The documentary by the prestigious Twenty Twenty program leaves British TV viewers wondering about the state of the American justice system.
The investigation starts with the death in 1987 of two boys, Don Henry and Kevin Ives, on the railroad tracks near Mena. Their death was ruled an accident by the Clinton-appointed state medical examiner, Dr. Fahmy Malak. But Kevin's mother, Linda Ives, knew that the official report didn't add up. After fighting the Arkansas justice system for several years she won exhumation and reautopsy. An out-of-state examiner said the cause of death was clear: murder by beating and stabbing before they were placed on the railroad tracks.
The murder case was assigned to police investigator John Brown: "When I first reviewed the case file, I found a lot of things missing...crime scene photographs were gone, the list of evidence was gone, interviews were cut short. From 1987 until 1993 no one ever went out and talked to the people who lived by the tracks. It was never intended for this case to be solved," John Brown told the British interviewer.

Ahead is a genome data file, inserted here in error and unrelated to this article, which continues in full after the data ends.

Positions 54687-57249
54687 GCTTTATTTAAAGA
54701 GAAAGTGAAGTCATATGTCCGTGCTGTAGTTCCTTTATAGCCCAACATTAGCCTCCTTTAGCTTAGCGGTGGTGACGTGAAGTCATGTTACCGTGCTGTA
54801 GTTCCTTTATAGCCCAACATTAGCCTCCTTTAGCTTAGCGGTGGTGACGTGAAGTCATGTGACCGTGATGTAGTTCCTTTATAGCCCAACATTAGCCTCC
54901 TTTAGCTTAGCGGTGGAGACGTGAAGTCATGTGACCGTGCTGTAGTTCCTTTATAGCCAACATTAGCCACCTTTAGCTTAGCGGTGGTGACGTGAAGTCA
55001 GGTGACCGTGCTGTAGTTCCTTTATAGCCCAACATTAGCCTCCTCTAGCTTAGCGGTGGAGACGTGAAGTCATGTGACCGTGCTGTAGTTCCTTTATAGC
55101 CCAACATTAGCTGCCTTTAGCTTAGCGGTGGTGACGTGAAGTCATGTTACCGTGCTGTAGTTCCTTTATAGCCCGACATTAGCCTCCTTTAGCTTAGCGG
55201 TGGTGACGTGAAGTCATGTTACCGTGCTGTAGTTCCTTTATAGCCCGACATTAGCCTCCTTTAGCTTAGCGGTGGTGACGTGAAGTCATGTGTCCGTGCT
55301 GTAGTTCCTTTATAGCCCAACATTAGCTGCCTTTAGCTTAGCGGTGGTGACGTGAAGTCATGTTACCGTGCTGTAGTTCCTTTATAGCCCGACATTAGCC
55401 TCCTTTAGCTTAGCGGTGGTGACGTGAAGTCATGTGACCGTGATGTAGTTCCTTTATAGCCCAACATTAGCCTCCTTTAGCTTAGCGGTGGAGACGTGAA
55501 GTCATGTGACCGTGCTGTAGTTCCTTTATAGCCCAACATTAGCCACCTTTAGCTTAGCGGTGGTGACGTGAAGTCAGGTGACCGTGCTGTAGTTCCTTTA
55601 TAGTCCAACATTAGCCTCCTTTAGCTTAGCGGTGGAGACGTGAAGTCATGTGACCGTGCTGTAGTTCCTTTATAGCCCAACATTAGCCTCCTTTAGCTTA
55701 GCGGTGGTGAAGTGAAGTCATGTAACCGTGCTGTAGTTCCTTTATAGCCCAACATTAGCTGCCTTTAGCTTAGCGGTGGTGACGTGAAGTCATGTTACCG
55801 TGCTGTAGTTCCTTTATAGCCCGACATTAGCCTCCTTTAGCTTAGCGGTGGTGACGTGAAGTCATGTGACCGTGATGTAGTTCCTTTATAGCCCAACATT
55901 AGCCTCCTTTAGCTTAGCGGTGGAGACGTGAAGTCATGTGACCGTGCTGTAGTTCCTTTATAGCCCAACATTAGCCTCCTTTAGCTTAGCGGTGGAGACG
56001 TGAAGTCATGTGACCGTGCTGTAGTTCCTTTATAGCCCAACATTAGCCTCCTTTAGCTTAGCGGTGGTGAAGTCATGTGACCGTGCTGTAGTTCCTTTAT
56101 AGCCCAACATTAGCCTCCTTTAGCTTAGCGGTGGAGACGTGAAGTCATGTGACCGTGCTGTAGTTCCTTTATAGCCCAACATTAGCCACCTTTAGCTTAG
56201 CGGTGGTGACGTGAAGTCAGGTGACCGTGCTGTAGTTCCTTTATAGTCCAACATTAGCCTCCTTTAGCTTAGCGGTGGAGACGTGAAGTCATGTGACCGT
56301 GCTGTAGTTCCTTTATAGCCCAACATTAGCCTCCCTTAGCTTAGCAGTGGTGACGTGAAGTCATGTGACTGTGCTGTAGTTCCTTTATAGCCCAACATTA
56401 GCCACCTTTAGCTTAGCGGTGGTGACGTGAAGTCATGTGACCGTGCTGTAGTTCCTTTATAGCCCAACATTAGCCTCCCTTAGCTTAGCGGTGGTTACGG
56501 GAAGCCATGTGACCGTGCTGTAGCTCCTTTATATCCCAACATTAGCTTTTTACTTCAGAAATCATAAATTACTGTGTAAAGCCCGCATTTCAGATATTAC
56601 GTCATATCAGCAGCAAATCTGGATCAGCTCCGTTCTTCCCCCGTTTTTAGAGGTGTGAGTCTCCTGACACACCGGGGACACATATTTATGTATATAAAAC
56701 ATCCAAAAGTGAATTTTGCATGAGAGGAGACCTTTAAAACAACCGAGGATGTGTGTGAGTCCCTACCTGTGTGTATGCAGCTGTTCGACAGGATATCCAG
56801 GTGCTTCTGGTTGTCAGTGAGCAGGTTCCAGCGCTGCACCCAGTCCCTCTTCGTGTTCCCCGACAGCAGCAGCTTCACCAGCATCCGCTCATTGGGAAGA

As the British narrator explains it: "What John Brown discovered was an extraordinary trail of evidence that led from the tracks to the Mena airport. From interviews with Mena pilots, he pieced together a very different story of what happened to the boys that night....They were hunting deer. They had no idea that the tracks were used by Mena pilots as a site for dropping off drugs and money, and that a drop had gone missing three nights previously, causing panic at Mena."
John Brown continues: "The concern wasn't the $400,000 in the [container]; it was the transmitter that was in the case that everyone was concerned with because it was trackable, and it would track them right back to Mena, Arkansas.... What these kids walked into was a group of law enforcement officials and drug dealers that were waiting to see who walked up onto their drop site.... They were chased down, and they were taken to another location. They were beaten and held. From that they were taken and then killed. They were taken back and their bodies were placed on the tracks in hopes that all evidence of the murder would be distorted by the train mangling the bodies."
Brown didn't get very far with his investigation. He was summoned to the sheriff, Judy Pridgen, and told "John, look, you're going to have to leave this alone. We're going to...shut it down. You will interview no one who tracks this case back to Mena."
John Brown resigned the next morning.
[Printed in the November 6, 1995 issue of the Washington Weekly]